What would you recommend to companies to join and gain the support of ecosystems?

  • Tom: Map out the ecosystem. You need to know the playing field. And you need a vision of where you want it to go. Where do you want to be 3, 5, 10 years from now and what do you need to do to get there?
    • Change management is also a huge component. We’ve been talking about technology and the human element, but then there are the people that support technology. There’s someone behind technology and we have to figure out how to make the processes better.
  • Ying: Any ecosystem has 4 core elements: 1) The non-living portion. The elements that create the environment that is conducive for an ecosystem. 2) Producers at the bottom that initiate the lifeblood of the ecosystem—candidates and the need for an employee workforce 3) Consumer of the chain of the ecosystem 4) Decomposers who recreate the elements and contribute to the elements. We have to figure out the ecosystem we’re in today and which of the 4 stages. Some categories are more mature. Newcomers add a different element.
  • Ayman: Your ability to be flexible and understand what problem you’re really solving for the client is important. Clients are looking for solutions to help them today. Look for companies who can articulate value today and are willing to progress with you tomorrow. Allow your value prop to evolve with the ecosystem. Understand who you are today and what you offer, and that your value in the future may be something different. If you can be agile, you’ll have more success in the future.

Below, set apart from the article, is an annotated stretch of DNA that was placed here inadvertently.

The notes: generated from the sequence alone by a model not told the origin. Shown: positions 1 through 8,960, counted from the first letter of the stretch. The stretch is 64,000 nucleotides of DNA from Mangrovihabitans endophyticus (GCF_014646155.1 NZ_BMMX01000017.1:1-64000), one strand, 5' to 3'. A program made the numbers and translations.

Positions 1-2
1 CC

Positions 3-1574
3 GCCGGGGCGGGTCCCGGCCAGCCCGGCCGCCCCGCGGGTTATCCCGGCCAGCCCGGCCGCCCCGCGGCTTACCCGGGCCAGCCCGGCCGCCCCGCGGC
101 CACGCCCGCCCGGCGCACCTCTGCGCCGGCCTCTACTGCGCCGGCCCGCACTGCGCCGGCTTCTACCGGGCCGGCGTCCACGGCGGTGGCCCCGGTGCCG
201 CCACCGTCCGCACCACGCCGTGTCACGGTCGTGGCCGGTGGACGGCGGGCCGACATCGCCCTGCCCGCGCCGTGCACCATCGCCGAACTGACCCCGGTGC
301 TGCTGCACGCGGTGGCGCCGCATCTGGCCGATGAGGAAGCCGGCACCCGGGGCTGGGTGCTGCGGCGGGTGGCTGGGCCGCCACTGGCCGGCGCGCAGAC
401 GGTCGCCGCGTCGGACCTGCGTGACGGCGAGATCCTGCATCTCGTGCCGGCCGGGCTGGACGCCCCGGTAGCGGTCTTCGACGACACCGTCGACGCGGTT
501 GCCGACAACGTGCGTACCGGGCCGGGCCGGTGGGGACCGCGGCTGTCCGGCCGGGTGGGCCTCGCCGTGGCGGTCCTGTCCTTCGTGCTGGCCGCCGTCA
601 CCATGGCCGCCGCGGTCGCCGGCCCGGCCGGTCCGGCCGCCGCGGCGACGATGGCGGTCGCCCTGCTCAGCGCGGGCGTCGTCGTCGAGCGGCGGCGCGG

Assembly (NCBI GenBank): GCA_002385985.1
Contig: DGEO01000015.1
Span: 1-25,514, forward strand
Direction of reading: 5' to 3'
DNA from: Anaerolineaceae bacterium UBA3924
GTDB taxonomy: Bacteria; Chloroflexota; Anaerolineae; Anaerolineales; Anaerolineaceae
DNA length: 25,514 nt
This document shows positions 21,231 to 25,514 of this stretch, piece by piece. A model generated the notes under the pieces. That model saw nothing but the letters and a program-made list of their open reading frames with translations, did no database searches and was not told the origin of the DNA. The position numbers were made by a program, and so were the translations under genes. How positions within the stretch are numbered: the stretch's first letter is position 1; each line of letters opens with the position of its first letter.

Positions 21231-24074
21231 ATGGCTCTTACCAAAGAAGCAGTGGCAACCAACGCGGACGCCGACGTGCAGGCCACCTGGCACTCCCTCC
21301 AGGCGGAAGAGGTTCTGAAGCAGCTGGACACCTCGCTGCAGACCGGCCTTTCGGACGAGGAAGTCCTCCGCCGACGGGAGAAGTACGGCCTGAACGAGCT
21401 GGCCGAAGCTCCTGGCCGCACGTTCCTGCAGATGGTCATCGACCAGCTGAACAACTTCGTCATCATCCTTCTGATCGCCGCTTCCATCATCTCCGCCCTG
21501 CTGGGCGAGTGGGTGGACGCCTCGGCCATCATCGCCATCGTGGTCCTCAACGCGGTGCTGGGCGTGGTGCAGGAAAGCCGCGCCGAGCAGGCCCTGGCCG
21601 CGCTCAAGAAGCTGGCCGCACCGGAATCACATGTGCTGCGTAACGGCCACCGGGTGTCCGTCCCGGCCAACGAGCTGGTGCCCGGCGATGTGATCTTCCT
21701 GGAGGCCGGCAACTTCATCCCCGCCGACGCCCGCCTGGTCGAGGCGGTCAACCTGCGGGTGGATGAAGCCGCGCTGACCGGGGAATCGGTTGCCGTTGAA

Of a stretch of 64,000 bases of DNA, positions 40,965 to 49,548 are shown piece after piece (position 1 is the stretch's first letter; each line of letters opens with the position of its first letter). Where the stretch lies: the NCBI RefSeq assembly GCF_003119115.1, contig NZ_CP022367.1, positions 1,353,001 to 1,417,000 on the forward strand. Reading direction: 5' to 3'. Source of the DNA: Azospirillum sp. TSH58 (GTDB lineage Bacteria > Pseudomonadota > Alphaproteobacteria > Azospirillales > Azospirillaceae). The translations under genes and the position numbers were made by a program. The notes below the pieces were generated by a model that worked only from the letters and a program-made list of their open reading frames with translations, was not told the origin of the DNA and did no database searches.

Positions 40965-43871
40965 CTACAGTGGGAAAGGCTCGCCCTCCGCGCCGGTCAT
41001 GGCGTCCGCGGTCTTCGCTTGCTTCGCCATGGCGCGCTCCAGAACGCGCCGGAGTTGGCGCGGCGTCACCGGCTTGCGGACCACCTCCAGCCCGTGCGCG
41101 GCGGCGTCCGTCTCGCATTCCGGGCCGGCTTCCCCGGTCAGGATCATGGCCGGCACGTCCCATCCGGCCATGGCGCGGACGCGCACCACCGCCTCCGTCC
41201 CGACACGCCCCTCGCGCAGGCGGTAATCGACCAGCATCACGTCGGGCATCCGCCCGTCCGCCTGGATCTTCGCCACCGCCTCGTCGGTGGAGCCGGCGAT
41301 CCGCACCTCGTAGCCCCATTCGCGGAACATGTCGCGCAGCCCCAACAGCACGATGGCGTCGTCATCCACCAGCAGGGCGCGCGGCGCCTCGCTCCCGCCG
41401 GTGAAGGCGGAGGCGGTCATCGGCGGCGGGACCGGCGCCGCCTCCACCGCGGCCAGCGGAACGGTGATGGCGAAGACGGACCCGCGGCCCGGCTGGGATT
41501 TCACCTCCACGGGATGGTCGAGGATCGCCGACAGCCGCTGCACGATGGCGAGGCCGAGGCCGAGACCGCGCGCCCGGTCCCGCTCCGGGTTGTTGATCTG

Housing and Real-estate Ecosystem Panel

Eric Chesin – Chief Strategy Officer, Realogy
Doug McNamee – President, Magnolia
Mateusz Troicki – VP Strategy, Kohler
Claudio Garcia – President, Outthinker Strategy Network

People are buying homes differently. There are many more platforms to make a home-buying decision, build and decorate our homes. There is a big shift in how people acquire and define their home space. What is the opportunity for the companies playing in this field? How is it different from the past? 

  • Eric: We have to think holistically about the way a consumer and home-buyer interacts with all companies across the ecosystem. 10-15 years ago, the three companies here would rarely interact. Realogy is in residential real estate brokerage, we have real estate agents who help people buy and sell homes. Over the last few years, consumers are thinking more holistically about living in a home. We’ve got the oppty to partner across the ecosystem to serve consumer in new better ways—helping renovate and decorate homes. For the consumer, it’s all one big interaction with their home purchase.